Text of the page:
WashMonument WhiteHouse
Washington, D.C., the third most populous city in the Northeast and the capital of the United States
Boston Skyline Over the Charles River
Boston, the most populated city in Massachusetts and New England and the fourth most populated city in the Northeast

As of the July 2013 U.S. Census Bureau estimate, the population of the region totaled 55,943,073. With an average of 345.5 people per square mile, the Northeast is 2.5 times as densely populated as the second-most dense region, the South. Since the last century, the U.S. population has been shifting away from the Northeast (and Midwest) toward the South and West.

State 2017 Estimate 2010 Census Change Area Density
Connecticut 3,588,184 3,574,097 &10000000000000000394141+0.39% 4,842.35 sq mi (12,541.6 km2) 741/sq mi (286/km2)
Maine 1,335,907 1,328,361 &10000000000000000568068+0.57% 30,842.90 sq mi (79,882.7 km2) 43/sq mi (17/km2)
Massachusetts 6,859,819 6,547,629 &10000000000000004767985+4.77% 7,800.05 sq mi (20,202.0 km2) 879/sq mi (339/km2)
New Hampshire 1,342,795 1,316,470 &10000000000000001999665+2.00% 8,952.64 sq mi (23,187.2 km2) 150/sq mi (58/km2)
Rhode Island 1,059,639 1,052,567 &10000000000000000671881+0.67% 1,033.81 sq mi (2,677.6 km2) 1,025/sq mi (396/km2)
Vermont 623,657 625,741 Template:Number table sorting/negative−0.33% 9,216.65 sq mi (23,871.0 km2) 68/sq mi (26/km2)
New England 14,810,001 14,444,865 &10000000000000002527791+2.53% 62,688.4 sq mi (162,362 km2) 236/sq mi (91/km2)
New Jersey 9,005,644 8,791,894 &10000000000000002431216+2.43% 7,354.21 sq mi (19,047.3 km2) 1,225/sq mi (473/km2)
New York 19,849,399 19,378,102 &10000000000000002432111+2.43% 47,126.36 sq mi (122,056.7 km2) 421/sq mi (163/km2)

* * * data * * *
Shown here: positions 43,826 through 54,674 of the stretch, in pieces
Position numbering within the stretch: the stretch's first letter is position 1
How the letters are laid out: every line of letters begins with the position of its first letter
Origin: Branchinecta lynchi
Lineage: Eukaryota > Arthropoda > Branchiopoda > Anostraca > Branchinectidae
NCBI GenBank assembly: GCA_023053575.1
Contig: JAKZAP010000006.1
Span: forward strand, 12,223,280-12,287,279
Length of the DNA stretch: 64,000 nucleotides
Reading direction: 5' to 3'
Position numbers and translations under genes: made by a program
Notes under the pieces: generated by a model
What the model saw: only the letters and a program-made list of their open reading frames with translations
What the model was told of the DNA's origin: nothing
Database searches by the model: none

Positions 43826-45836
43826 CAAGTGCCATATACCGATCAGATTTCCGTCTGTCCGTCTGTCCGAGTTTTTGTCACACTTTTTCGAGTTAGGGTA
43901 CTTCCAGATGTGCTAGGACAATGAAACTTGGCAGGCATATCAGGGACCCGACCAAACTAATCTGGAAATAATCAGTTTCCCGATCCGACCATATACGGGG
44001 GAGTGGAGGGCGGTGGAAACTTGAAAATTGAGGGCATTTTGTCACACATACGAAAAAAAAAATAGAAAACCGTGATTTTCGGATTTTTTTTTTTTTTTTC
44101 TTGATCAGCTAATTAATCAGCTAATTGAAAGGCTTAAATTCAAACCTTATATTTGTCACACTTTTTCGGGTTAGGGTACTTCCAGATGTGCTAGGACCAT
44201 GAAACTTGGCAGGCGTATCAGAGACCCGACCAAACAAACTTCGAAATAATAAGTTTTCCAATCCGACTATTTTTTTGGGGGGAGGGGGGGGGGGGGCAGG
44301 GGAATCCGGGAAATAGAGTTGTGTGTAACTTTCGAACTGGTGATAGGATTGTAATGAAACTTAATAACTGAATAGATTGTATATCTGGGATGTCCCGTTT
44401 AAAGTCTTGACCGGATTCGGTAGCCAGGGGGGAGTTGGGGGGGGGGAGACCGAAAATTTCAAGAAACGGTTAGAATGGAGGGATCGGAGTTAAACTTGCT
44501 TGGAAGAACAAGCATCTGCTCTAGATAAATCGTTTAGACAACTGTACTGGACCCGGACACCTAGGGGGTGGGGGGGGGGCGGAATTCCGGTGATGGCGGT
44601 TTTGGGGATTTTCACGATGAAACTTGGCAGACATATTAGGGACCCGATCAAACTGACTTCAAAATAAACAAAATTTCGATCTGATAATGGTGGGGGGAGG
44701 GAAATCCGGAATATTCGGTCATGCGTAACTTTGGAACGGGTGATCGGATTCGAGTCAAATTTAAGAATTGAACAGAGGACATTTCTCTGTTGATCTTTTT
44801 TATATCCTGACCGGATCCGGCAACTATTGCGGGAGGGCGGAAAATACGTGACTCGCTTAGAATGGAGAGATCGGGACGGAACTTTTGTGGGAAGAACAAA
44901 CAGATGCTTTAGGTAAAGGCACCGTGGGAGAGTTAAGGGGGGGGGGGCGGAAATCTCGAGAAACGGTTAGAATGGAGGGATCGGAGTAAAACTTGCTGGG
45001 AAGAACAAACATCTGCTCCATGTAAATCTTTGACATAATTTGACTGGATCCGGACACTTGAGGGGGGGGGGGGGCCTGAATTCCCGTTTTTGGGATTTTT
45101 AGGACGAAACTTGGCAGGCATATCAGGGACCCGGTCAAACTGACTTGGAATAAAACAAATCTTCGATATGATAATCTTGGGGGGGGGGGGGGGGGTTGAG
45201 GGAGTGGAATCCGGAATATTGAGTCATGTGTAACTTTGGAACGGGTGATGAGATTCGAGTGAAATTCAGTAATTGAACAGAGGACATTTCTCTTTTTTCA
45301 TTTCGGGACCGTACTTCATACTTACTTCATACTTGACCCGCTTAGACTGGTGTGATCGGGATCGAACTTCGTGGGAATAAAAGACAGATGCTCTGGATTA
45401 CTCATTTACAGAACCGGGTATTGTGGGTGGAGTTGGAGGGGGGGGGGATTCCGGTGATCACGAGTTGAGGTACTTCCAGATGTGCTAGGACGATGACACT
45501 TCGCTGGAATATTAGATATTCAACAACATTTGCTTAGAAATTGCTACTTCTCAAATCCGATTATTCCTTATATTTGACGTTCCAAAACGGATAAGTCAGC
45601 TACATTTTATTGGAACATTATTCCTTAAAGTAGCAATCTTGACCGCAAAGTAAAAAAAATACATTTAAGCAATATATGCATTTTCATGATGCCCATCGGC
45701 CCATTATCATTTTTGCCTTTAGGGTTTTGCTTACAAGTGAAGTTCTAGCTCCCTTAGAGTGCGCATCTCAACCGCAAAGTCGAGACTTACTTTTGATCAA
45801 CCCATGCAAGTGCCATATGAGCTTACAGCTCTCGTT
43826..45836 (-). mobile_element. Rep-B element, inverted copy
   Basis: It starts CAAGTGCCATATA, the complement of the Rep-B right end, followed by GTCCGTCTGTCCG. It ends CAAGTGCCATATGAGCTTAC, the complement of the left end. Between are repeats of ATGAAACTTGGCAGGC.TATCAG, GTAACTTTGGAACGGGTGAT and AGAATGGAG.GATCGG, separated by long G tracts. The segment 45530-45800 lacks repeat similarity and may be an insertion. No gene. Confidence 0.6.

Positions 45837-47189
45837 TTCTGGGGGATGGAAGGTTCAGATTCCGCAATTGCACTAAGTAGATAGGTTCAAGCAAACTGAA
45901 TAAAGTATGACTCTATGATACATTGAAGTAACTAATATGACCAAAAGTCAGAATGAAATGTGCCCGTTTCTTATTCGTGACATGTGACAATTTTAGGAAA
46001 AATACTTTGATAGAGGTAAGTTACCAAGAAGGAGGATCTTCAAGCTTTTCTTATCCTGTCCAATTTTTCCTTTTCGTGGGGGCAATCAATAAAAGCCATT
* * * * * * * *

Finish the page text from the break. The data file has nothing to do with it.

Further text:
Pennsylvania 12,805,537 12,702,379 &10000000000000000812115+0.81% 44,742.67 sq mi (115,883.0 km2) 286/sq mi (110/km2)
Middle Atlantic 48,674,696 47,543,861 &10000000000000002378508+2.38% 110,879.01 sq mi (287,175.3 km2) 376/sq mi (145/km2)
Total 63,484,697 61,988,726 &10000000000000002413295+2.41% 173,567.41 sq mi (449,537.5 km2) 366/sq mi (141/km2)
Delaware 961,939 897,936 &10000000000000007127790+7.13% 1,948.54 sq mi (5,046.7 km2) 494/sq mi (191/km2)
Maryland 6,052,177 5,773,785 &10000000000000004821655+4.82% 9,707.24 sq mi (25,141.6 km2) 623/sq mi (241/km2)
District of Columbia 693,972 601,767 &10000000000000015322375+15.32% 61.05 sq mi (158.1 km2) 11,367/sq mi (4,389/km2)
Total (Census + DE/MD/DC) 71,192,785 69,262,214 &10000000000000002787336+2.79% 185,284.24 sq mi (479,884.0 km2) 384/sq mi (148/km2)


The Nuclear Regulatory Commission oversees 34 nuclear reactors, eight for research or testing and 26 for power production in the Northeastern United States.

New York City, considered a global financial center, is in the Northeast.

The Federal Bureau of Prisons maintains 17 federal prisons and two affiliated private facilities in the region.


The following table includes all eight airports categorized by the FAA as large hubs located in the Northeastern states (New England and Eastern regions):

Rank Metro area served Airport
Airport name Largest airline
1 New York JFK John F Kennedy International JetBlue (37%)
2 New York EWR Newark Liberty International United (49%)
3 Philadelphia PHL Philadelphia International American (80%)
4 Boston BOS General Edward Lawrence Logan International JetBlue (29%)
5 New York LGA La Guardia Delta (21%)
6 Baltimore/Washington BWI Baltimore/Washington International Thurgood Marshall Southwest (65%)
7 Washington IAD Washington Dulles International United (41%)
8 Washington DCA Ronald Reagan Washington National American (50%)


One geographer, Wilbur Zelinsky, asserts that the Northeast region lacks a unified cultural identity, but has served as a "culture hearth" for the rest of the nation. Several much smaller geographical regions within the Northeast have distinct cultural identities.


Almost half of the National Historic Landmarks maintained by the National Park Service are located in the Northeastern United States.